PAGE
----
Hospitals and healthcare provider facilities are facing a new conundrum regarding the retention and location of data generated during the course of treating a patient.  In Griffith v. Aultman Hosp., Slip Opinion No. 2016-Ohio-1138, issued this week by the Ohio Supreme Court (click here to view the opinion), the Court ruled the state law definition of “medical record” is not limited to the data maintained in the provider’s medical records department, and the physical location of where the data is stored does not determine if the data qualifies as a medical record.  The 5-2 majority opinion reversed a Fifth District Court of Appeals decision that limited the information to what was maintained by Aultman Hospital’s medical records department.

At the center of this case is whether data captured and stored on a cardiac monitor, including the print out of cardiac-rhythm monitoring strips, is part of the patient’s medical record if that data was not provided by the nursing staff to be included in the patient’s medical record, which in turn, was “maintained” by the medical records department.  Following her father’s death, Gean’a Griffith requested medical records from Autlman Hospital.  The hospital produced the records maintained in its medical records department.  Ms. Griffith made a follow-up request for the complete medical record.  The hospital again produced the records maintained in the medical records department.  Then, Ms. Griffith filed a lawsuit in Stark County Common Pleas Court alleging the hospital was not producing the complete record, specifically referencing the failure to produce the cardiac-rhythm monitoring strips and nursing records.  The hospital then produced hard copies of the cardiac monitoring data as part of the litigation request but characterized them as “not part of the medical record.”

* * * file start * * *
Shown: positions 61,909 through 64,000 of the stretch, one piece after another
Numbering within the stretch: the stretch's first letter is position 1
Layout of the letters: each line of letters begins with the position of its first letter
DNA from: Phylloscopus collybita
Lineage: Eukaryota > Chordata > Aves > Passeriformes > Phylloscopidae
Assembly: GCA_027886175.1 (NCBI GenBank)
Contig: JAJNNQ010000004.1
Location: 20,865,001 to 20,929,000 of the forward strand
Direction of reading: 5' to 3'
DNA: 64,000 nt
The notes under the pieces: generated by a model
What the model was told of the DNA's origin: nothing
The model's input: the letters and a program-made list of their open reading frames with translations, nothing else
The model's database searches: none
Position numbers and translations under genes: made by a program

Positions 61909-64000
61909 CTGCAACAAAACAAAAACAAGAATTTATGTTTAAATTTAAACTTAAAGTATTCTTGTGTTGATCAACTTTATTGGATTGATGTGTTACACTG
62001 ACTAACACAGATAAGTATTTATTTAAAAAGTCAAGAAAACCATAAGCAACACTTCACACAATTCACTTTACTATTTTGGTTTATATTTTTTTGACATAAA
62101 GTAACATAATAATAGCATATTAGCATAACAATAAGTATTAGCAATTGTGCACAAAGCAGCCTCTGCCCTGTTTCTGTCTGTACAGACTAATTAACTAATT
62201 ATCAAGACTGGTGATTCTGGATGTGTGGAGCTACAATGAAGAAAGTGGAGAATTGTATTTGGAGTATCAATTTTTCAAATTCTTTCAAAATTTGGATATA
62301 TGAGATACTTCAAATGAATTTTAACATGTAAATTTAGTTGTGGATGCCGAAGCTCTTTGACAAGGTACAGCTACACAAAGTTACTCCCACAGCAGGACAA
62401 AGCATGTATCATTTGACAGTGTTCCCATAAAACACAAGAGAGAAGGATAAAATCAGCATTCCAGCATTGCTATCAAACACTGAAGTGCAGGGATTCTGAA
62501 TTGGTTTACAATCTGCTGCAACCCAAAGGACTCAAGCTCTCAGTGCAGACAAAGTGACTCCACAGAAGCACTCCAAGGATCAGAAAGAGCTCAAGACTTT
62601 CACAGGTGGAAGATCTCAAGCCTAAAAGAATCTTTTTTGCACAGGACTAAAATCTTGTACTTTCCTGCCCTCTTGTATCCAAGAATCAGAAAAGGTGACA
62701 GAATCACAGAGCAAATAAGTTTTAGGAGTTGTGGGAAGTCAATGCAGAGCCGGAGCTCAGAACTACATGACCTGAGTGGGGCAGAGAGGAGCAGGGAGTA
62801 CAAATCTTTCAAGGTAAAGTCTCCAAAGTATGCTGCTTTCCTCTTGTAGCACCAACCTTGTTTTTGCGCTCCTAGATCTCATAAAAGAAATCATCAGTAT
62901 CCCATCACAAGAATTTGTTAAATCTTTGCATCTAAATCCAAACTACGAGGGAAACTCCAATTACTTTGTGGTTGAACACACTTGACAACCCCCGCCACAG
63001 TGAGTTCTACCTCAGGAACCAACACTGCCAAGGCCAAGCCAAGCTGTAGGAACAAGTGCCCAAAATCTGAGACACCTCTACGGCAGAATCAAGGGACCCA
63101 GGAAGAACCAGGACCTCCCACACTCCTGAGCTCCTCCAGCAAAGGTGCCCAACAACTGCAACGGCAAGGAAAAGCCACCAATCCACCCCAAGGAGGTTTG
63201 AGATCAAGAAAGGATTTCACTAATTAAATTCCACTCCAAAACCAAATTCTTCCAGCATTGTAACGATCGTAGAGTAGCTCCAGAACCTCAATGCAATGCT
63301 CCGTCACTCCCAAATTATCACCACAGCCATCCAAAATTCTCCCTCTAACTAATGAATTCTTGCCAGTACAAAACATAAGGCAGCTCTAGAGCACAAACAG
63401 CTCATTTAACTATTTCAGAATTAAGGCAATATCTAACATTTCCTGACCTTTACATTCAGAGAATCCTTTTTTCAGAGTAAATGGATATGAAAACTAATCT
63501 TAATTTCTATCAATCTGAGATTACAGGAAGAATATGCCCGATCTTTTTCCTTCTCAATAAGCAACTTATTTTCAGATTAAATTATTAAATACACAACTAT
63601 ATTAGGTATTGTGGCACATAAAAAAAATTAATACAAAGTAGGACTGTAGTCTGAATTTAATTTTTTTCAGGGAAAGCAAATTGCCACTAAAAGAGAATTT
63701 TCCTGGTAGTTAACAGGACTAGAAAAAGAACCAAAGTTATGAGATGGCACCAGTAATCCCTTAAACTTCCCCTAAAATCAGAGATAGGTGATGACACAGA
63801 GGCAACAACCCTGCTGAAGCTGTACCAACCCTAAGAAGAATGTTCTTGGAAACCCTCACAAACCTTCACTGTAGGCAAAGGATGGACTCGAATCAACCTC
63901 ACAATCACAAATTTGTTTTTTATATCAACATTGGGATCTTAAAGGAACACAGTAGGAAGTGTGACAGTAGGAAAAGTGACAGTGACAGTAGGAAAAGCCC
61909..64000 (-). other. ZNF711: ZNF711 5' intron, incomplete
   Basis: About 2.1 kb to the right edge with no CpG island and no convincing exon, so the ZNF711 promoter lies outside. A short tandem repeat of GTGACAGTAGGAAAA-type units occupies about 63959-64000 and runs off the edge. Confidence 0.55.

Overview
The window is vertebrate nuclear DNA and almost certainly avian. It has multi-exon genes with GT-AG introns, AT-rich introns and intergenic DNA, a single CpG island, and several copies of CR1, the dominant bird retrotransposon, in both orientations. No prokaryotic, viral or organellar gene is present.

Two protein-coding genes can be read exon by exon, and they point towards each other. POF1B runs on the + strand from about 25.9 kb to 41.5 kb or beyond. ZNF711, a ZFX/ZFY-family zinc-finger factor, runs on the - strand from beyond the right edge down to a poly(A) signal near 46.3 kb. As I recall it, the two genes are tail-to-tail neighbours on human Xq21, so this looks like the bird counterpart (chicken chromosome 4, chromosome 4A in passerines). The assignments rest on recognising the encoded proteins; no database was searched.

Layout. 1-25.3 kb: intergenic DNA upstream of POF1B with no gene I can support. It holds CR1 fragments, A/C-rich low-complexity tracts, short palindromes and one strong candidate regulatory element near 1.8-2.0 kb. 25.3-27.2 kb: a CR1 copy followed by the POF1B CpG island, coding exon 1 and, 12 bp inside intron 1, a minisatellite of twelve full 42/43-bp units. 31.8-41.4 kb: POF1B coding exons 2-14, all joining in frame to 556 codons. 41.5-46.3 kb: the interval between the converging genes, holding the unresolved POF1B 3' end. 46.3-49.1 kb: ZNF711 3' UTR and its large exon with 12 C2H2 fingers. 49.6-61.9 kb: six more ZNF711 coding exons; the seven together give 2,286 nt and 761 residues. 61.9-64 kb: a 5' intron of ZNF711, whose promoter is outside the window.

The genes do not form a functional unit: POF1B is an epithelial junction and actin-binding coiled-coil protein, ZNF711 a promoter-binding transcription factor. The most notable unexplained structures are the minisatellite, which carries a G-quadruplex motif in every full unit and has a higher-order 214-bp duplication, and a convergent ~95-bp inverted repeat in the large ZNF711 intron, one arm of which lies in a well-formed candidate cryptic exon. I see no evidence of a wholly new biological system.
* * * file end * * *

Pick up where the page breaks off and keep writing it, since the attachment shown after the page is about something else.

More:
Relevant Case Background

At Autlman Hospital, monitoring strips are typically received by the department and are made part of the patient’s medical record.  Additionally, the cardiac monitor data is electronically stored for 24 hours after a patient is discharged and then deleted unless a physician orders it to be saved. Mr. Griffith’s printouts were not part of his record, however, because the nursing staff did not provide them to the medical records department.  But, further discovery revealed that the strips were printed out by the hospital’s risk management department shortly after Mr. Griffith’s death.  According to the hospital in its motion for summary judgment, because the strips were printed out by the risk department and never provided to the medical records department, the strips were not part of the patient’s medical record. 

Summary judgment for the hospital was granted, finding it produced all of the medical records as defined by R.C. 3701.74(A)(8). On appeal, the Fifth District affirmed the ruling by a 2-1 vote, finding only the information the provider decides to “maintain” in the medical records department is a medical record, and records kept by other departments, such as risk management, are not. The appellate court held that, under R.C. 3701.74(A)(8), documents maintained by any other department, including risk management, “do not meet the definition of a medical record because they were not ‘maintained’ by the medical records department.”  The Ohio Supreme Court disagreed and reversed.